Talented singer rewarded with sitting ovationPublished 1:38pm Tuesday, September 13, 2011
Echoes from the Loafers’ Club Meeting
“Normally, I don’t like liver and onions.”yield
“But after eating your liver and onions, I like it just as much as I ever did.”
Driving by the Bruces
I have two wonderful neighbors — both named Bruce — who live across the road from each other. Whenever I pass their driveways, thoughts occur to me, such as: if no one is perfect, why practice?
1. Not to go to a theme park named after a landfill.
2. Not to say this to a waitress, “In case they ask at the hospital, what is this?”
3. There is nothing so inane that it cannot be made into a reality TV show.
My neighbor Mopey told me that he has an adult beverage before retiring each night. He called it a “good, stiff drink.” I asked if it helped him sleep.
“No,” he replied, “but it gives me a reason for feeling lousy when I wake up.”
The fishing will stink
A friend, let’s call him Hugo First, told me that a skunk got into his shed. Something irritated the skunk enough that it sprayed a boat that Hugo had stored for his son-in-law. For Hugo, there was good news and there was bad news. The bad news was that the skunk sprayed the boat. The good news was that it wasn’t Hugo’s boat.
I’ve been told
Dale Turner of Albert Lea told me that he has had both knees replaced, a hip replaced, and his heart repaired. He claims that the funeral home is suing the hospital for loss of business.
Gus Courrier of Emmons is quite a singer. Gus told me that he is such talented vocalist that it isn’t uncommon for him to get a sitting ovation.
Jim Fisher of Zim said that he never heard the word “trillions” when he was in school. The biggest numbers were “billions.”
John Anderson lives in North Dakota. His hometown has a celebration each winter. John said that he appreciates it because it makes winter seem 10 minutes shorter.
The evolution of a marriage
From this: “Honey, are you going to wear that? It’s fine if you are. I’m just checking.”
To this: “You are not wearing that!”
Back in the days when I received warnings about running in the halls and going steady involved either a boy/girl relationship or chewing the noodles in the lunchroom, I sat in a class. It was one of those days when I felt dumb at one end and dumber at the other. I had my feet in the aisle and I was chewing gum. Both were classroom sins. My teacher looked at me and said, “Take that gum out of your mouth and put your feet in.”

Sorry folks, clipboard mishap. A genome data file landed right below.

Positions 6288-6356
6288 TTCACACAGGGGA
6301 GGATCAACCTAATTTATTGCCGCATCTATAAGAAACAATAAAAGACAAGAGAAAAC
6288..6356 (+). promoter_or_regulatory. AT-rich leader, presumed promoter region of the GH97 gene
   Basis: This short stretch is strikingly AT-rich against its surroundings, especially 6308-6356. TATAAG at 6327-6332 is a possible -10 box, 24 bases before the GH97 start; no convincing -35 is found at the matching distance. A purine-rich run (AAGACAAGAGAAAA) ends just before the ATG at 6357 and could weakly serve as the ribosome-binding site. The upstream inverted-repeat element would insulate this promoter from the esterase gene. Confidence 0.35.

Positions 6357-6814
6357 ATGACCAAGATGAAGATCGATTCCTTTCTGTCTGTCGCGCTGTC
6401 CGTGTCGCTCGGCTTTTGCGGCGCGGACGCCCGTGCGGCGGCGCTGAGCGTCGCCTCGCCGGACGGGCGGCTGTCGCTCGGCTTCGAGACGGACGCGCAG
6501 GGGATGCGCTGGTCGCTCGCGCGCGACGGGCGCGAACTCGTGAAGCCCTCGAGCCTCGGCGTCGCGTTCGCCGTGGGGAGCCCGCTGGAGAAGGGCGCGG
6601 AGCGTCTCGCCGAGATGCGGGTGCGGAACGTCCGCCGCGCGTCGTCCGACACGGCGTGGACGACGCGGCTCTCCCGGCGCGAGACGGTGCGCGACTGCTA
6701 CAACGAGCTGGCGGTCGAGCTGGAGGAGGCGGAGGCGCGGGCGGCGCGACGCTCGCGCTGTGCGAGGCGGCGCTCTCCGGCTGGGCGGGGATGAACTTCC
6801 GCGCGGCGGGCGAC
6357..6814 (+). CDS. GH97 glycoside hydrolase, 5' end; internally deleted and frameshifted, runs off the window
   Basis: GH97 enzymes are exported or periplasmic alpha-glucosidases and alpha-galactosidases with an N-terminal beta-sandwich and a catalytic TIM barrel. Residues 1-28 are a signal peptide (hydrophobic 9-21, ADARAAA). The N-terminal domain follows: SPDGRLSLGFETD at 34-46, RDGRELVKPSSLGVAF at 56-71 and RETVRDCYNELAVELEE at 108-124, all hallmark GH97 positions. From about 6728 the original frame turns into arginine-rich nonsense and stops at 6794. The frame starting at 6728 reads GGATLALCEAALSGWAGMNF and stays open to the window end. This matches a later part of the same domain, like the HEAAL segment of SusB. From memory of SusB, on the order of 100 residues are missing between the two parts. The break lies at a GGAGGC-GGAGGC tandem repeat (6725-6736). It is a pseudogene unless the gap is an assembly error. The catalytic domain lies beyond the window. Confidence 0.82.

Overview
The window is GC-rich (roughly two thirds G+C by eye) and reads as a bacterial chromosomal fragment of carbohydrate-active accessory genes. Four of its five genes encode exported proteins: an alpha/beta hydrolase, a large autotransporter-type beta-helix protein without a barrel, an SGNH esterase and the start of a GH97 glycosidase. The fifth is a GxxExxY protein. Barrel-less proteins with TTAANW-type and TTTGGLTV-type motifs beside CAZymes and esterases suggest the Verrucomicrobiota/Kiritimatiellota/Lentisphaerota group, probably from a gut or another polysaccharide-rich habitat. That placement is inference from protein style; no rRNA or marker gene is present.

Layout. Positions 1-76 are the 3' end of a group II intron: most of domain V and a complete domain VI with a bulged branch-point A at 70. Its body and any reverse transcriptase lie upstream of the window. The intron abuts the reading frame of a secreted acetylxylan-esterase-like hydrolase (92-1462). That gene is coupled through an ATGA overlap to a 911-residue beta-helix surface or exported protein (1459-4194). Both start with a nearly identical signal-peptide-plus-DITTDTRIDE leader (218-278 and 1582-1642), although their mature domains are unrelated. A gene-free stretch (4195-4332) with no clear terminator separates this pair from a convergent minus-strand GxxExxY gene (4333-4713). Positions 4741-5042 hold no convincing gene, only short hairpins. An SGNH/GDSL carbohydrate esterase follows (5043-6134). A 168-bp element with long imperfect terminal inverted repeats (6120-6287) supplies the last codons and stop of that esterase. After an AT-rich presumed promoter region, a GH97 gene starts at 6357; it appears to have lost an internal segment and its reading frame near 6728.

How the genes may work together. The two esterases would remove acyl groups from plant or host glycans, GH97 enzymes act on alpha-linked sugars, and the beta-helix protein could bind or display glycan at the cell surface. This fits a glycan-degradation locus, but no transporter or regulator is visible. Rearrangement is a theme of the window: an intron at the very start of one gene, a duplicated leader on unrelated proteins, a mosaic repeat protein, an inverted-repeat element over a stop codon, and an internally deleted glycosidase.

And it wasn’t a yoga class.
People don’t wear wristwatches much anymore. A neighborhood watch program means that there is a watch in the neighborhood and people are taking turns wearing it.
Life is a bumpy road
I spoke at a gathering in Washington, D.C. I had asked the guest services at the hotel to provide me with a 7 a.m. wake-up call.
I was jarred from a deep sleep by a ringing telephone. I answered it with a groggy, “Hello.” A pleasant voice on the other end said, “Good morning, Allen in room 636. It’s 4 a.m.”
I had no response, so I ended the call.
At 4:05 a.m., the phone rang again. I answered it again. It was the same pleasant voice. She asked me to please ignore her first call and that she would call back at the correct time of 7 a.m. I suspect that she did call back at 7, but I can’t be sure. I wasn’t there. I had arisen at 4.
When migrating, ruby-throated hummingbirds generally don’t fly high. They tend to cruise just above treetop level or slightly above waterways. Adult males are the first to migrate. Hummingbirds do not flock. Migration is an individual endeavor for a hummingbird although a bird may travel the same route as others. They migrate to Central America—from Mexico to Panama. Keep your nectar feeders (four parts water to one part sugar) employed until you see no hummingbirds. They will not stay because you’re feeding them. They migrate according to day length. Hummingbirds generally fly during the day and sleep at night. They travel at night when flying over the Gulf of Mexico because there is no place to land, so they must keep flying. The spotted jewelweed (touch-me-not) is an important plant in sustaining a hummingbird’s journey south.
Kindness is within your power.